One of the giants of progressive rock returned to Manchester with a swagger as a new-look Yes line-up lifted the roof at the Apollo.
Featuring the return of Stockport-born keyboardist Geoff Downes for the first time since 1980, alongside recently acquired vocalist Benoit David and the age-old nucleus of Steve Howe, Chris Squire and Alan White, more than 40 years of music was condensed into a little over two hours of high-quality musicianship.
The big talking point in the setlist was not which of the many classic Yes songs – such as ‘Going for the One’, ‘Long Distance Runaround’ and ‘South Side of the Sky’ – were omitted, but the brave decision to base the show around ‘Fly From Here’, the seven-part, 26-minute title track from the new album.
Such a decision paid off with a standing ovation, and with Howe and Squire particularly on sparkling form, the veteran proggers were at times absolutely sensational.
Opening on one of their signature songs’ 1971’s magnificent ‘Yours is No Disgrace’, could also be seen as a bit of a risk, but the superb rendition – especially the extended guitar solo from Howe – laid down a momentous marker.
Benoit David, who replaced long-time lead vocalist Jon Anderson in 2008, will always have a struggle to match up to his iconic predecessor, but his technique cannot be faulted, and he performed manfully during old classics such as ‘I’ve Seen All Good People’ and ‘Heart of the Sunrise’.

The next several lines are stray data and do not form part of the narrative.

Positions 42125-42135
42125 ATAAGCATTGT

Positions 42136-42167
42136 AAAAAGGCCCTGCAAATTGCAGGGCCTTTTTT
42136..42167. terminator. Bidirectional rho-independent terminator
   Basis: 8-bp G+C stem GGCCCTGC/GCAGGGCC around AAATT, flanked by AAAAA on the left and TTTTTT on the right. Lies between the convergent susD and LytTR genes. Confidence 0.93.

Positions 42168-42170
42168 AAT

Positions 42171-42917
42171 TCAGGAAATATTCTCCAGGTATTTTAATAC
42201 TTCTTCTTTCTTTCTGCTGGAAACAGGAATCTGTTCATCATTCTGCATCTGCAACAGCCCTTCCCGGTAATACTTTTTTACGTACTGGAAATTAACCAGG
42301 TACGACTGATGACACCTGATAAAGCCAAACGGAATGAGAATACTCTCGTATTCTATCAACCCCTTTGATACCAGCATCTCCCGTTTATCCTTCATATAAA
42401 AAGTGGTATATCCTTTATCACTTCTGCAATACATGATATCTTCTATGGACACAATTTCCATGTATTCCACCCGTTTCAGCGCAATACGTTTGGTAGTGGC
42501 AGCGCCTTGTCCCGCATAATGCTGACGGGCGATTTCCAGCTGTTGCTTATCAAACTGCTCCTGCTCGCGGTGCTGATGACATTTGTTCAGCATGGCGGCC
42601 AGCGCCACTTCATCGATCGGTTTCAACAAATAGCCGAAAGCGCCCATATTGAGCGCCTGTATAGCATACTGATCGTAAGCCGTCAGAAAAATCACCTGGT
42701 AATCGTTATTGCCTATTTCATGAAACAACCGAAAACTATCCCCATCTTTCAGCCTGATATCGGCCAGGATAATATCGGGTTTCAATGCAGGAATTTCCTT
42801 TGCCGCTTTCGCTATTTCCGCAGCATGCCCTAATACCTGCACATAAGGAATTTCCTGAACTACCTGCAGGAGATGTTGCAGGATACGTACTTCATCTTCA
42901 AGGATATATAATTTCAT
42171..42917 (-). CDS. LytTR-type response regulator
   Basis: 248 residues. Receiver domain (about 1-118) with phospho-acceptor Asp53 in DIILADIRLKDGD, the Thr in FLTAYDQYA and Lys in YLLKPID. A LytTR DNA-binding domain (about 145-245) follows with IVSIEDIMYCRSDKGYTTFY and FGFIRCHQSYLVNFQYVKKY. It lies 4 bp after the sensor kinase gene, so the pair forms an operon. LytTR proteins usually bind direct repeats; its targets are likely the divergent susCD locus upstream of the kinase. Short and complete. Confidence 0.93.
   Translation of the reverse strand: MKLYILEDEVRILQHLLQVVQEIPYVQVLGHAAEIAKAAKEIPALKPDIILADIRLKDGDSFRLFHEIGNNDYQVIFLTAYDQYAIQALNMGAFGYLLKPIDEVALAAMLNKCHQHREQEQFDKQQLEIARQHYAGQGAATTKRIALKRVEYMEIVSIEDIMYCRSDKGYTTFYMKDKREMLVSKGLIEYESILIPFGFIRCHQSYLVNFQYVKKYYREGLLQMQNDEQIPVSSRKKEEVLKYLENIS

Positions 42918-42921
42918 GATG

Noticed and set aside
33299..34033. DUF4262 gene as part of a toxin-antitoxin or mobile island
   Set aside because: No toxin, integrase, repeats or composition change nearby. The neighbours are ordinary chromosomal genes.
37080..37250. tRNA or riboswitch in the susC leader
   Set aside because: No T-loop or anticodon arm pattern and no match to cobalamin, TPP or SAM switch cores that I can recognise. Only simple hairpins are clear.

Downes – whose previous appearance on a Yes album, 1980’s Drama, was noted with a performance of ‘Tempus Fugit’ – also dealt well with the considerable legacy of those who went before him, and both came more into their own during new numbers like ‘Life on A Film Set’ and ‘Into the Storm’.
On fire throughout, though, was Howe: be it bluesy solos, intricate riffing or the classical perfection– sometimes all in one song as he seamlessly swaps between acoustic, electric and pedal steel guitars – he has the mesmeric presence of a true guitar wizard, and deserves to be up there with Page, Iommi and Schenker in the pantheon of all-time greats. The acoustic double of ‘To Be Over’ and ‘Solitaire’ in particular was moving and delightful.
The beauty of prog rock is that any individual – including the big beast on bass, the irrepressible Chris Squire, or the solid Alan White on drums – could be singled out for their skill, and when they all come together, such as on the soaring ‘And You and I’ and a stomping version of ‘Starship Trooper’, there is an awe-inspiring quality in the interweaving interplay and virtuoso instrumentation few bands can match.
Ending on the timeless ‘Roundabout’, Yes gave an exhibition of prog in all its finery, from its 70s pomp to its modern reimaging and continuing reinvention. In comparison, many will feel like pygmies compared to these giants of rock.